So you’re on LinkedIn but not really sure how you should be using it. Is it a good use of your time? What exactly should you be doing when you are there?

In the first post in this series, we made the case that LinkedIn is both a widely used tool and is seen as effective by those that know and use it well. We also reviewed the most realistic goals for a LinkedIn strategy. In this post we’ll explore the top “tools” that LinkedIn provides with its free accounts. These tools will provide all the functionality that most professional services executives are likely to need. (If, however, you are planning to use LinkedIn as a recruiting tool, may want to consider exploring some of the platform's premium account features.)

So let’s hit the basics.

1. Your Profile
Your profile is the single most important component of your LinkedIn strategy. People you meet at networking events, prospective clients, and referral sources will check you out on LinkedIn. As a result, your profile is arguably as important as your bio page on your firm's website. Make your entry complete and use appropriate keywords to get your point across. Always include a professional photo that is consistent with the image you want to project. Don’t forget to ask people for references. Linked has a handy little bar that tells you how complete your profile is.

2. Your Contacts
This is the list of people that you are connected with on LinkedIn. You can communicate directly with these folks, if you wish. In addition, they receive regular updates on activities that you choose to share. Having a robust list of contacts is important. This is your professional network and, as in the offline world, it is important to grow and nurture it. How many do you need? I find that getting over 200 is a good target to shoot for. 

3. Your Company Page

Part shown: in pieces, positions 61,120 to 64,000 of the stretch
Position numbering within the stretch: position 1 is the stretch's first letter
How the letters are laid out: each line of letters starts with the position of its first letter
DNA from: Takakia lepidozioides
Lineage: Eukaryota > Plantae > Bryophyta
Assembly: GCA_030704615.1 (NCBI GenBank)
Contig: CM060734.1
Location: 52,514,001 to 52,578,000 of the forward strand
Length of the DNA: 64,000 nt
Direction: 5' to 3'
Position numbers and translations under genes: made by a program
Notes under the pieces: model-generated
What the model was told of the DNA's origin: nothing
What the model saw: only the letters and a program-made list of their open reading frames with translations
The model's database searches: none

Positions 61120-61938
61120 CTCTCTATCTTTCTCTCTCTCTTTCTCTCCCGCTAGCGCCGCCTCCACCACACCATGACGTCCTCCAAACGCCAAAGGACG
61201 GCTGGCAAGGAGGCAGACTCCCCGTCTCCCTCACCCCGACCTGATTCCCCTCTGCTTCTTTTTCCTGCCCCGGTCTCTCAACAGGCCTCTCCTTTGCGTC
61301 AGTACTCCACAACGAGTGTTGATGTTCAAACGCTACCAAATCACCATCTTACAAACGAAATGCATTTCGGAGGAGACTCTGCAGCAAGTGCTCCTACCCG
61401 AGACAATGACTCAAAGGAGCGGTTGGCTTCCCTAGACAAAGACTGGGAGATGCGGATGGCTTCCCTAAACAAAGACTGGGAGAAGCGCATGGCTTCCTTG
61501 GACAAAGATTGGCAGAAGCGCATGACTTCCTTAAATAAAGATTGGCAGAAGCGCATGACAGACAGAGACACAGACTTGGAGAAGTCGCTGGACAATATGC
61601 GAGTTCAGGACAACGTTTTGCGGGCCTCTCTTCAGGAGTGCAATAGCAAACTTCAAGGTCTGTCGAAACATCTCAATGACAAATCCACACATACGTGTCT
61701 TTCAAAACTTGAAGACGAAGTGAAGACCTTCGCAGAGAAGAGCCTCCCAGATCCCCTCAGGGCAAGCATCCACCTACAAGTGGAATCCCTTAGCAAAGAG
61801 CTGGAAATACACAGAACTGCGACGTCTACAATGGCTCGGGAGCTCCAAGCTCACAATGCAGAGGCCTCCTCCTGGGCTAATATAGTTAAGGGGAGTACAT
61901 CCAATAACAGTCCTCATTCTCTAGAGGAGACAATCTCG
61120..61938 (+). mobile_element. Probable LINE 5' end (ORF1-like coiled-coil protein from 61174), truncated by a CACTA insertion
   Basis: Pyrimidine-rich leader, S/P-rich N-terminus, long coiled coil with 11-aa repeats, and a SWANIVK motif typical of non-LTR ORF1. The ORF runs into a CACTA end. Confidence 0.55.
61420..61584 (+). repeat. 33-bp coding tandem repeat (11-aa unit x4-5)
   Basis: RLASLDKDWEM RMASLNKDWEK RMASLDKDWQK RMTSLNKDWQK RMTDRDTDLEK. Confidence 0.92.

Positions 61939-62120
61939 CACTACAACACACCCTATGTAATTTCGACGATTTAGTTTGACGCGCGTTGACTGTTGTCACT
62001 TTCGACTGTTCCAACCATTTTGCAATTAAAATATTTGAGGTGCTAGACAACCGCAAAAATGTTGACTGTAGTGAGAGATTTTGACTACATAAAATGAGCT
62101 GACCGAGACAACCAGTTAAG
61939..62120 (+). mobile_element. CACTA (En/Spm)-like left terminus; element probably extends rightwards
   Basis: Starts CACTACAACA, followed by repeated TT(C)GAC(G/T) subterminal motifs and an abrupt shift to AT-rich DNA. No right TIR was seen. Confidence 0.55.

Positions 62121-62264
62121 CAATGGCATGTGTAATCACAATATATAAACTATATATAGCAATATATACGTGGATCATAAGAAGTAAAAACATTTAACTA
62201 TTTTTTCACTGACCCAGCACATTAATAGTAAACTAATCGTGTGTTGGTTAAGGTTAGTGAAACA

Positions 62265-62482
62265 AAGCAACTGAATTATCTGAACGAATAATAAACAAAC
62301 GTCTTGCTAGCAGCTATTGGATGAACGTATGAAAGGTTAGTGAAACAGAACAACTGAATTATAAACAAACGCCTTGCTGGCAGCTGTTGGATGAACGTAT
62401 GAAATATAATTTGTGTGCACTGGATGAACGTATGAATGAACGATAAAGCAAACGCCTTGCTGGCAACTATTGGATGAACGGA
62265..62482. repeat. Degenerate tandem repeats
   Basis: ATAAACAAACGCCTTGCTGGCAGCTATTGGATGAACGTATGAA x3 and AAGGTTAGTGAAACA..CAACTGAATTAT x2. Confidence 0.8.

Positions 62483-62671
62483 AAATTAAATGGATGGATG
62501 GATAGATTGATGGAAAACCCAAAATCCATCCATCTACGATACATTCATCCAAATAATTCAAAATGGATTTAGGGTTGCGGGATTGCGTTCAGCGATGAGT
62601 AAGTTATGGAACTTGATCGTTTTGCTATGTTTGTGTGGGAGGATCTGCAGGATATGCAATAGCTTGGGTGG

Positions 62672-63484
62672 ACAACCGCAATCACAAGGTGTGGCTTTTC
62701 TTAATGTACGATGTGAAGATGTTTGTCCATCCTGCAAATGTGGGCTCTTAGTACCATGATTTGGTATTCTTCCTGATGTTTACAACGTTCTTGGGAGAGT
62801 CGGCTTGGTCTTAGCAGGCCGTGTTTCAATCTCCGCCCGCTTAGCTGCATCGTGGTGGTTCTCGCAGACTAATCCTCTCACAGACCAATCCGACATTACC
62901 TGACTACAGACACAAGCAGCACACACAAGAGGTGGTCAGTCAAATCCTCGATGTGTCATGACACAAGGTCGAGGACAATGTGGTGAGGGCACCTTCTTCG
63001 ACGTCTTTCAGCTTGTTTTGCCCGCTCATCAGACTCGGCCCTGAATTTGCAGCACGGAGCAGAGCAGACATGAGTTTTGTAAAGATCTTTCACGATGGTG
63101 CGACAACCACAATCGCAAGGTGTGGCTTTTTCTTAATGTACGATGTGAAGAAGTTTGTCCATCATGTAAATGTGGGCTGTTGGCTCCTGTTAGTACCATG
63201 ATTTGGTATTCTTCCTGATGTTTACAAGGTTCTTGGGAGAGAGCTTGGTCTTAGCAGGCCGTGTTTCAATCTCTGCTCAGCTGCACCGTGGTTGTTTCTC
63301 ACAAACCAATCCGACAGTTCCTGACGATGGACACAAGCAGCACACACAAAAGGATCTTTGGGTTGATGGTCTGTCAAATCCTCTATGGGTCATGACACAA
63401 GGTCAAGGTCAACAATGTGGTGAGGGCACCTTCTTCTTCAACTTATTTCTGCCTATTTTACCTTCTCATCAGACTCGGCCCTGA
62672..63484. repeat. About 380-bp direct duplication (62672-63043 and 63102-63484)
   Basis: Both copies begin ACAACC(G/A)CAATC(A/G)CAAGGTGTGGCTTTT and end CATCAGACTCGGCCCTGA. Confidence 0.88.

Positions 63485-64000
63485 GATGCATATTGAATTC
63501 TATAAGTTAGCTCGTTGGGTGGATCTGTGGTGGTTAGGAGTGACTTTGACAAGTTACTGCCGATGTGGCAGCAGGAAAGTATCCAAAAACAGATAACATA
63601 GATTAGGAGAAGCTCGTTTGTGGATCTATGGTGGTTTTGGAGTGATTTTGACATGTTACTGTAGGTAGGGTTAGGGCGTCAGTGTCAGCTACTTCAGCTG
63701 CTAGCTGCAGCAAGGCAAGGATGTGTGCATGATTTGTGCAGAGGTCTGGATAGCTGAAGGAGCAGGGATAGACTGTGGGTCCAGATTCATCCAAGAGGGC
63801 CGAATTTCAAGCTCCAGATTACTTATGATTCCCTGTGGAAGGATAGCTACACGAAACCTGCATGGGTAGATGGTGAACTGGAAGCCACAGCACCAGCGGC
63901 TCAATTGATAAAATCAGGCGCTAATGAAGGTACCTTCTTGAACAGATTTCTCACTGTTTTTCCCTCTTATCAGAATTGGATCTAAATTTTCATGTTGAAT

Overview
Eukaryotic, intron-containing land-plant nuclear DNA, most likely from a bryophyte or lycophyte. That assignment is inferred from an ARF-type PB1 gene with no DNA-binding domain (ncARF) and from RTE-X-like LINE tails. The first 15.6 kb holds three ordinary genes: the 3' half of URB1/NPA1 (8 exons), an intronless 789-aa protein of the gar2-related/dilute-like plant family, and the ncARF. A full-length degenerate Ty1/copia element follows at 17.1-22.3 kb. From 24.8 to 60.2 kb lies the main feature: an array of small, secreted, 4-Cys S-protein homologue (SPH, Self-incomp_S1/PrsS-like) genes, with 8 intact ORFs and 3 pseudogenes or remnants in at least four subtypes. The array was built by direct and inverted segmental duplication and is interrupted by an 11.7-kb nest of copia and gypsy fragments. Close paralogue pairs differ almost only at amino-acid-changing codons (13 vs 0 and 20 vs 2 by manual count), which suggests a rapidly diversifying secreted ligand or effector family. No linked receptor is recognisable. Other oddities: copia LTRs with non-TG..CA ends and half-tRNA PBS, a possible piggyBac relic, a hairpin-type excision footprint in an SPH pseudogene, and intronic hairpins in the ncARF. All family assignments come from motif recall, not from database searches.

Your firm can also have its own page on LinkedIn. Be sure to include at least the basic information about your firm. You will notice that LinkedIn automatically associates all members listing your firm as their place of employment with your firm profile.

4. Groups
The groups function is where LinkedIn becomes a serious networking tool. You can start you own groups or participate in the thousands of groups already there. Some are very large with over 100,000 members, and some are very small. You can join groups of your peers (e.g., other Managing Partners or Marketing Directors) or groups populated with potential clients. To get started, try searching for groups by keywords. Also look at the profiles of your clients. What groups do they belong to? You can belong to up to 50 groups so don’t be shy about joining a few to learn what's on people’s minds. You can also start your own group. But starting a LinkedIn group is like buying a puppy. While it's easy to do it requires a lot of ongoing care. I put running a group in the more advanced category.

5. Answers
You can post a question or provide an answer to a question someone else has posted. This is a very common way to demonstrate your expertise in a subject area. People can rate the quality of answers, so you can be designated as someone who provided the best answer (typically the most detailed and specific). Some folks make good use of this tool, although it can be time consuming to compose a carefully-reasoned response.

6. Events
You can post or attend events of all kinds in your area or a city that you are traveling to. This can be a good way to turn an online networking tool into face-to-face networking opportunities. Some folks build their entire LinkedIn strategy around using events to meet people in person.

7. Search
Search is one of LinkedIn's best features. You can search for people, firms or groups for starters. This is a good way to track down a contact or research a contact. There are other ways to searchl (e.g., searching Answers), so you have a lot of ways to find what you are looking for.

With these top tools in mind, we’ll turn our attention next week to crafting a practical LinkedIn strategy for you or your firm.